Where inflation ends for us, we get a hot Big Bang. The part of the Universe we observe is just one part of this region where inflation ended, with more unobservable Universe beyond that. But there are countlessly many regions, all disconnected from one another, with the same exact story.
That’s the idea of the multiverse. As you can see, it’s based on two independent, well-established, and widely-accepted aspects of theoretical physics: the quantum nature of everything and the properties of cosmic inflation. There’s no known way to measure it, just as there’s no way to measure the unobservable part of our Universe. But the two theories that underlie it, inflation and quantum physics, have been demonstrated to be valid. If they’re right, then the multiverse is an inescapable consequence of that, and we’re living in it.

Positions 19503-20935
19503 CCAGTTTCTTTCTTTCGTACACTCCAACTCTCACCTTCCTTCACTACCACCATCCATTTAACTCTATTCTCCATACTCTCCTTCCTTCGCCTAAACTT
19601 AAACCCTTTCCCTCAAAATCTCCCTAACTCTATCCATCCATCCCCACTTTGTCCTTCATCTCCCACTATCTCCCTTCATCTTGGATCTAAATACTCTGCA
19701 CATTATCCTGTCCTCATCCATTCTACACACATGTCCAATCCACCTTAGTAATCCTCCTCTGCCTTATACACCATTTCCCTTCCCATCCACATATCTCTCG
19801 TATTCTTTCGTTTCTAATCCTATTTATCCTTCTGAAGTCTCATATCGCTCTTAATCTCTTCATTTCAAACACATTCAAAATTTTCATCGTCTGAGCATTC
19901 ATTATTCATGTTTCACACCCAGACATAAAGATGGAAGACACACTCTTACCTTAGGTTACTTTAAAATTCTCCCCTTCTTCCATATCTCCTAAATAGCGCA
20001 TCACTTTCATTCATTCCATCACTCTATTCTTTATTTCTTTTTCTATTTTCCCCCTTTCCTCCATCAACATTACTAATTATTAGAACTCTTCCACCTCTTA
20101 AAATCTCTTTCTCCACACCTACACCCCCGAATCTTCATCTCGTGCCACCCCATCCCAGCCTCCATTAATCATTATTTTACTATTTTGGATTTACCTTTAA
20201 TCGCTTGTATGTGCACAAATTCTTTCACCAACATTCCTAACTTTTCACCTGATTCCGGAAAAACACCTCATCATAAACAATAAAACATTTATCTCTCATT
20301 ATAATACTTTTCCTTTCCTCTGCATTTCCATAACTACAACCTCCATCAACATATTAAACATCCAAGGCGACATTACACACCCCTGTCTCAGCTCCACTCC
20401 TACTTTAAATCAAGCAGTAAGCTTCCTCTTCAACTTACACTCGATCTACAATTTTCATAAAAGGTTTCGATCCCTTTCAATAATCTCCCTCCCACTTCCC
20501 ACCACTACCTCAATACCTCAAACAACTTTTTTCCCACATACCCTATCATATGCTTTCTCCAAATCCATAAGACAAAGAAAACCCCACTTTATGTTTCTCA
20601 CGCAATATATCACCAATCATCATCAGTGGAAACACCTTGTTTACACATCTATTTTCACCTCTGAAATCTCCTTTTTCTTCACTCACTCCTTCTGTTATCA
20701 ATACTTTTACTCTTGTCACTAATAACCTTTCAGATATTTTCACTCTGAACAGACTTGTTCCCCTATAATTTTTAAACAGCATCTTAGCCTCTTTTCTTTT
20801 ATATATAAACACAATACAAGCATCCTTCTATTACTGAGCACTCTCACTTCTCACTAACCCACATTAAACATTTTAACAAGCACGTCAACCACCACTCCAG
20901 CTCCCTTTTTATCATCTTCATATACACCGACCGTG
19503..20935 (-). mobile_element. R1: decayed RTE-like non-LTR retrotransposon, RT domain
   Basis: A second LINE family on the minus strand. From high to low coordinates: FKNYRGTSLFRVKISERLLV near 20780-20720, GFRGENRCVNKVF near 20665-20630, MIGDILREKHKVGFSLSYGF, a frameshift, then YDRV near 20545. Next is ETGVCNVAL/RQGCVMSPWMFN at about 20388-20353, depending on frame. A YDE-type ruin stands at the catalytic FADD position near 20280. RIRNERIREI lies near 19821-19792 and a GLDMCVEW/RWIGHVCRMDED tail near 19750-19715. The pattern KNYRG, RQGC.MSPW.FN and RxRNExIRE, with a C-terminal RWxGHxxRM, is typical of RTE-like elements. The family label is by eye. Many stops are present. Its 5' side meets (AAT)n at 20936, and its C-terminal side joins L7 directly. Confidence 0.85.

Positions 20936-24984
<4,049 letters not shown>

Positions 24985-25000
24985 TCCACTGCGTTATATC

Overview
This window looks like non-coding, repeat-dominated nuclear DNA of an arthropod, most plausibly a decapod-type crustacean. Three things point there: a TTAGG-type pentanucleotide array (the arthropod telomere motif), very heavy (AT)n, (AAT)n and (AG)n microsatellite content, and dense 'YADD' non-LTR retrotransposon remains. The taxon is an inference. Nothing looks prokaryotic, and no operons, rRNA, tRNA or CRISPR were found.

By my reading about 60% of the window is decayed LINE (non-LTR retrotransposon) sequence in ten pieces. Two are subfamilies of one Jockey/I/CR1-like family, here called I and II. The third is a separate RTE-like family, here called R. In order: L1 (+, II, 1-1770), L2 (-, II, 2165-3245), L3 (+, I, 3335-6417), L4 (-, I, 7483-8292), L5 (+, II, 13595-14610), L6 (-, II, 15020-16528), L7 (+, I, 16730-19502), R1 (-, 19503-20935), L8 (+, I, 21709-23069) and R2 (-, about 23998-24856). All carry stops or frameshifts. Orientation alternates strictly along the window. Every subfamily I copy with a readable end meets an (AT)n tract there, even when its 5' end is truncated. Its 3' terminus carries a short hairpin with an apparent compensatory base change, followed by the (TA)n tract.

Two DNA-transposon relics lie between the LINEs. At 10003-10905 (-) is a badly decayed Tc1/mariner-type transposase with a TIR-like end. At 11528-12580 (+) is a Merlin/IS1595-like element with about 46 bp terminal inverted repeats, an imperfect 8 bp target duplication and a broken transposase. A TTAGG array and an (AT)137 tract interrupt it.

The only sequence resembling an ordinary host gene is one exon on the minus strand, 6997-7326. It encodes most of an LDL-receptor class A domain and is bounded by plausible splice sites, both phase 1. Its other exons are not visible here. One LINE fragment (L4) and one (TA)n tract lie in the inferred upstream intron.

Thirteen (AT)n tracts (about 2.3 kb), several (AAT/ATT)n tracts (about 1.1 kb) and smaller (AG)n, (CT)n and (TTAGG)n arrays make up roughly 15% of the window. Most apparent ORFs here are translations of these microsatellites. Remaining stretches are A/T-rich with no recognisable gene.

So what? That’s not a whole lot, is it? There are plenty of theoretical consequences that are inevitable, but that we cannot know about for certain because we can’t test them. The multiverse is one in a long line of those. It’s not particularly a useful realization, just an interesting prediction that falls out of these theories.
So why do so many theoretical physicists write papers about the multiverse? About parallel Universes and their connection to our own through this multiverse? Why do they claim that the multiverse is connected to the string landscape, the cosmological constant, and even to the fact that our Universe is finely-tuned for life?
Because even though it’s obviously a bad idea, they don’t have any better ones.
In the context of string theory, there are a huge set of parameters that could, in principle, take on almost any value. The theory makes no predictions for them, so we have to put them in by hand: the expectation values of the string vacua. If you’ve heard of incredibly large numbers like the famed 10⁵⁰⁰ which appears in string theory, the possible values of the string vacua are what they’re referring to. We don’t know what they are, or why they have the values that they do. No one knows how to calculate them.
So, instead, some people say “it’s the multiverse!” The line of thinking goes like this:
- We don’t know why the fundamental constants have the values they do.